Scarborough’s tarpaulin admiral meddles in state affairs

Edward Mountagu who was promoted above John Lawson.
Edward Mountagu who was promoted above John Lawson.

There is an old saying in the Royal Navy that “it is not for us to meddle with state affairs, but to stop foreigners making fools of us”. But, in fact, to his credit, Scarborough’s tarpaulin admiral found it quite impossible for him to fight for a cause which he believed to be against his country’s interest and contrary to the dictates of his conscience. In short, he could not support or even tolerate a military dictatorship.

Lawson disliked political generals on principle and developed a profound distrust of the Lord Protector, Oliver Cromwell, in particular. His disagreements with Cromwell were personal, religious and political. He resented the “tyrannical” power he and his generals had assumed; as a Baptist, he was out of sympathy with a head of state who tolerated church tithes; and he objected strongly and openly to the ill-treatment of ordinary seamen in the Protectorate’s navy. Much to Cromwell’s annoyance, Lawson actively promoted and endorsed a sailors’ petition asking for an end of impressment, regular wages, and a guarantee of payment to their wives and compensation to their widows.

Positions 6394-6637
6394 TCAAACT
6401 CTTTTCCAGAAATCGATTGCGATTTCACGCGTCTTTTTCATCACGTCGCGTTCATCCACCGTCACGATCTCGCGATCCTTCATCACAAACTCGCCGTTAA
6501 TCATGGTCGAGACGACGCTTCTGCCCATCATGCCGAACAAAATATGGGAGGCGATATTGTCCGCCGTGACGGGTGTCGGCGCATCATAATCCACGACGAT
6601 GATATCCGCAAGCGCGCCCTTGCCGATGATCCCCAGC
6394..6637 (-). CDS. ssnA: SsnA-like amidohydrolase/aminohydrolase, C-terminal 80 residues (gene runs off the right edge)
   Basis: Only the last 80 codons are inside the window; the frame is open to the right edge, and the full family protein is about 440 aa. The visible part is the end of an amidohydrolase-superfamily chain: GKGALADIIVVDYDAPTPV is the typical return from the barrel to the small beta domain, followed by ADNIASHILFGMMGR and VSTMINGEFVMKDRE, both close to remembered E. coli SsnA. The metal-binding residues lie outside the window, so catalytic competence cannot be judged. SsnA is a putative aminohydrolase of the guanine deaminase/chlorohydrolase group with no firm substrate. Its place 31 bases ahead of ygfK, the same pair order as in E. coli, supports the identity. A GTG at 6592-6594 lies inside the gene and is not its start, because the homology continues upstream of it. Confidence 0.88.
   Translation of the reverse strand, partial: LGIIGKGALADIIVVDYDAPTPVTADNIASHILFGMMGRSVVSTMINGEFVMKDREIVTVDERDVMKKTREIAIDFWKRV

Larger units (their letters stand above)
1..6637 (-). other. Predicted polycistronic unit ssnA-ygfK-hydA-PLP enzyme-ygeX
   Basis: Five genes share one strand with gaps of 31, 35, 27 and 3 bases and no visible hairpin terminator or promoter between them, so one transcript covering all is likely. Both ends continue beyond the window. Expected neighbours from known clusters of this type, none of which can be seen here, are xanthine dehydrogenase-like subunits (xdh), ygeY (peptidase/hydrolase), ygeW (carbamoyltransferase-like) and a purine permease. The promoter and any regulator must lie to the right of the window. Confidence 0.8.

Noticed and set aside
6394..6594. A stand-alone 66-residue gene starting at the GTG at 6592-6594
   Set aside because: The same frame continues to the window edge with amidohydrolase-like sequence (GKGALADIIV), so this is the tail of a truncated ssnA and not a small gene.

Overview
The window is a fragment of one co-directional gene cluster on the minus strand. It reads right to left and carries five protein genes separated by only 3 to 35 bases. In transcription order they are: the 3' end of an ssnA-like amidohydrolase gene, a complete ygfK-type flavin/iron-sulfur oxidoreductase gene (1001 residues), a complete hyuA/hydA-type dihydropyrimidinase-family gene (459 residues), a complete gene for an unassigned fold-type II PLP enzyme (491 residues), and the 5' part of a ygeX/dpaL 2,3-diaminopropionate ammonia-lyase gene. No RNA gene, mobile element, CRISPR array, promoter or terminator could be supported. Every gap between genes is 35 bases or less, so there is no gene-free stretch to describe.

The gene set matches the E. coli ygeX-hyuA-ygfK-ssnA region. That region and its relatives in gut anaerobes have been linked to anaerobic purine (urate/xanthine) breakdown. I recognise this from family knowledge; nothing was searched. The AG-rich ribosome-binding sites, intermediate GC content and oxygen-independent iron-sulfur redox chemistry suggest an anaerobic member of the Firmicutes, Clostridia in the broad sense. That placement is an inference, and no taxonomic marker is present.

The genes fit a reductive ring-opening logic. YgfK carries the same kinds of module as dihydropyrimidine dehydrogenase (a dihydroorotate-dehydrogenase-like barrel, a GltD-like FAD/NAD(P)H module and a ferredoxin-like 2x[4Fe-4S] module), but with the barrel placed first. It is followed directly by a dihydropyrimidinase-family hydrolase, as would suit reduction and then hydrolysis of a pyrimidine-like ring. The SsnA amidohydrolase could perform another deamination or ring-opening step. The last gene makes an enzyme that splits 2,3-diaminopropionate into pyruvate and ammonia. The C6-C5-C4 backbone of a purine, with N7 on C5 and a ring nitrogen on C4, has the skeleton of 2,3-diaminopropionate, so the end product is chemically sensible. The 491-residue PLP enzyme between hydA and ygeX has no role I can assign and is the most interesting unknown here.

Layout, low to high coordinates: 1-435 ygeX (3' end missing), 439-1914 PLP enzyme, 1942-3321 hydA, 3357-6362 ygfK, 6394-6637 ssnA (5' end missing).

Lawson had accepted the peace treaty with Holland in 1654, but he was disappointed that it conceded too little for the enormous cost of English blood and treasure. However, when Cromwell declared war on Spain and he was instructed to serve in the battle fleet under the commands of Blake and Mountagu, he refused and resigned his commission. Blake was now seriously ill and it was obvious that Cromwell wanted Lawson out of the way, but not to succeed to overall command. It was a personal and deliberate insult to place Mountagu, a mere army colonel who had never been to sea, above him. Nevertheless, if Lawson’s dramatic resignation was intended to provoke a mutiny of seamen in the fleet, it failed. The expedition to Cadiz went ahead without him.

Yet, instead of retiring home to Scarborough, Lawson continued “to meddle with state affairs”. Though he was well aware that John Wildman, a notorious Leveller radical, was an enemy of Cromwell’s Protectorate, in July 1654 he successfully sponsored his election to Scarborough’s remaining parliamentary seat.

Evidence of Lawson’s “secret” intrigues with plotters against the regime continued to accumulate. He was holding meetings with Levellers, with Fifth Monarchists, and even with Royalists. In February 1655, even Charles Stuart in exile wrote to him to change sides, offering a pardon and rewards. But however strong his discontent with the Protectorate, Lawson was still a republican, not a monarchist, and as long as he had the loyalty of the Channel fleet there could be no return of the Stuarts.

Eventually, however, his patience exhausted, Cromwell agreed to imprison Lawson in the Tower. How long he stayed there and in what conditions it is not known, but he was not brought to trial. Instead, before the end of 1657, he was released and banished to Scarborough. At the age of 42, it seemed that his career in public service was finished.